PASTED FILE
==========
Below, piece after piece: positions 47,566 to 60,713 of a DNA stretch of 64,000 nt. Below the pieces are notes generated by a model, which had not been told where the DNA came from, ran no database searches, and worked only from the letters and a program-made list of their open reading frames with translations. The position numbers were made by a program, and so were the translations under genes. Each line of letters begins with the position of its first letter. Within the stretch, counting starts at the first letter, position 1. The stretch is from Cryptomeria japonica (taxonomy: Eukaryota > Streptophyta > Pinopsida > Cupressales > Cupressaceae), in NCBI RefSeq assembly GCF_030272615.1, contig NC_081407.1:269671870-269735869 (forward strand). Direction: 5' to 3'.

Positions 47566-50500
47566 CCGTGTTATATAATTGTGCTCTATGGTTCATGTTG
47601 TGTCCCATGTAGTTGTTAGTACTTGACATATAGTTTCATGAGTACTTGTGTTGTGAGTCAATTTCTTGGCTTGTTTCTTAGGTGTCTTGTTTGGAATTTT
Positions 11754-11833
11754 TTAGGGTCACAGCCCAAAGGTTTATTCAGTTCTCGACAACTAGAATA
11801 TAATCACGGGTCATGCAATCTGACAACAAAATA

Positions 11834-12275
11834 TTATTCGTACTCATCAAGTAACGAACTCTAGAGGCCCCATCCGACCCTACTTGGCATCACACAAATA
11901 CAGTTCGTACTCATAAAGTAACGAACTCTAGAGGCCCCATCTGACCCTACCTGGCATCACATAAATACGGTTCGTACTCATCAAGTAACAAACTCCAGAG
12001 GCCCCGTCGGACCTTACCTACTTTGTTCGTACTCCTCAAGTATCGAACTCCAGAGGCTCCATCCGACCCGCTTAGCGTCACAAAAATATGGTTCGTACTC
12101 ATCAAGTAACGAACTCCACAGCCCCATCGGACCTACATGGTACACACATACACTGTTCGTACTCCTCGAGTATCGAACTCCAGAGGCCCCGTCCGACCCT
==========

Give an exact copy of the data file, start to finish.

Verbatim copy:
Below, piece after piece: positions 47,566 to 60,713 of a DNA stretch of 64,000 nt. Below the pieces are notes generated by a model, which had not been told where the DNA came from, ran no database searches, and worked only from the letters and a program-made list of their open reading frames with translations. The position numbers were made by a program, and so were the translations under genes. Each line of letters begins with the position of its first letter. Within the stretch, counting starts at the first letter, position 1. The stretch is from Cryptomeria japonica (taxonomy: Eukaryota > Streptophyta > Pinopsida > Cupressales > Cupressaceae), in NCBI RefSeq assembly GCF_030272615.1, contig NC_081407.1:269671870-269735869 (forward strand). Direction: 5' to 3'.

Positions 47566-50500
47566 CCGTGTTATATAATTGTGCTCTATGGTTCATGTTG
47601 TGTCCCATGTAGTTGTTAGTACTTGACATATAGTTTCATGAGTACTTGTGTTGTGAGTCAATTTCTTGGCTTGTTTCTTAGGTGTCTTGTTTGGAATTTT
Positions 11754-11833
11754 TTAGGGTCACAGCCCAAAGGTTTATTCAGTTCTCGACAACTAGAATA
11801 TAATCACGGGTCATGCAATCTGACAACAAAATA

Positions 11834-12275
11834 TTATTCGTACTCATCAAGTAACGAACTCTAGAGGCCCCATCCGACCCTACTTGGCATCACACAAATA
11901 CAGTTCGTACTCATAAAGTAACGAACTCTAGAGGCCCCATCTGACCCTACCTGGCATCACATAAATACGGTTCGTACTCATCAAGTAACAAACTCCAGAG
12001 GCCCCGTCGGACCTTACCTACTTTGTTCGTACTCCTCAAGTATCGAACTCCAGAGGCTCCATCCGACCCGCTTAGCGTCACAAAAATATGGTTCGTACTC
12101 ATCAAGTAACGAACTCCACAGCCCCATCGGACCTACATGGTACACACATACACTGTTCGTACTCCTCGAGTATCGAACTCCAGAGGCCCCGTCCGACCCT